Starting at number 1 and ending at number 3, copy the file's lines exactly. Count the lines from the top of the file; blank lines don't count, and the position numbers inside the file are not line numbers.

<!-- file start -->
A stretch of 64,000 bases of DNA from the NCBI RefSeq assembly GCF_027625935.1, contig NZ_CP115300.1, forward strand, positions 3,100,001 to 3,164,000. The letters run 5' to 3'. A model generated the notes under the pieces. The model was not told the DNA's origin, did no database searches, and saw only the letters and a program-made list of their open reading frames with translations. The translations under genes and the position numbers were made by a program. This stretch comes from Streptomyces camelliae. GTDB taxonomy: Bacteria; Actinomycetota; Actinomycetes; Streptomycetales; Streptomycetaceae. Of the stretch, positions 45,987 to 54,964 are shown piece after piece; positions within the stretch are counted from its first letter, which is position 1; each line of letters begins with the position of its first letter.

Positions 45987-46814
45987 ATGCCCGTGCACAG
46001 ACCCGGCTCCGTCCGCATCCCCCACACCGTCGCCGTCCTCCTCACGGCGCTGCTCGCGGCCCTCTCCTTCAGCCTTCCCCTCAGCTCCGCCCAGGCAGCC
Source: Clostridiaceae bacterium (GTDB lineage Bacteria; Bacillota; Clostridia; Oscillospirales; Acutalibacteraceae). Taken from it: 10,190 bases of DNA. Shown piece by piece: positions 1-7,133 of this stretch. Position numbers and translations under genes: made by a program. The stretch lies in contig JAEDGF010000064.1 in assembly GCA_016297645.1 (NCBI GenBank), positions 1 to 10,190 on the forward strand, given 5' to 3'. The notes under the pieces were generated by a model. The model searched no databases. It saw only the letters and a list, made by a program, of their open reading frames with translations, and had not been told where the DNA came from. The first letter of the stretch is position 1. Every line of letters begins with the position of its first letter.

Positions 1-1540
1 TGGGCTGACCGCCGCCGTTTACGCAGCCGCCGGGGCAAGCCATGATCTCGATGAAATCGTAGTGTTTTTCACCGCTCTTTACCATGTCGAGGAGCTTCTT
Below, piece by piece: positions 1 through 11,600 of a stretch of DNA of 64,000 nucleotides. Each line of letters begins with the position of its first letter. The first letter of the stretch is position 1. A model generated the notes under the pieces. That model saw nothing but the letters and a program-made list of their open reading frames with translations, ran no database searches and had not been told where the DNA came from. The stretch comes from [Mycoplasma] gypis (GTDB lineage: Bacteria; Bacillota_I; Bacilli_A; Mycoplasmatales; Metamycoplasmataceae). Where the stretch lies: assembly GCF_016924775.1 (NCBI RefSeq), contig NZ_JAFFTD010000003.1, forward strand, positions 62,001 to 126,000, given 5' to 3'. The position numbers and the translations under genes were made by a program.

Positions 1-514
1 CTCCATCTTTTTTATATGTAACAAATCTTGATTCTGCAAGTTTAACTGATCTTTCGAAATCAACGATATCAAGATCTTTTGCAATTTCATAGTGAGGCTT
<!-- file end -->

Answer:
A stretch of 64,000 bases of DNA from the NCBI RefSeq assembly GCF_027625935.1, contig NZ_CP115300.1, forward strand, positions 3,100,001 to 3,164,000. The letters run 5' to 3'. A model generated the notes under the pieces. The model was not told the DNA's origin, did no database searches, and saw only the letters and a program-made list of their open reading frames with translations. The translations under genes and the position numbers were made by a program. This stretch comes from Streptomyces camelliae. GTDB taxonomy: Bacteria; Actinomycetota; Actinomycetes; Streptomycetales; Streptomycetaceae. Of the stretch, positions 45,987 to 54,964 are shown piece after piece; positions within the stretch are counted from its first letter, which is position 1; each line of letters begins with the position of its first letter.

Positions 45987-46814
45987 ATGCCCGTGCACAG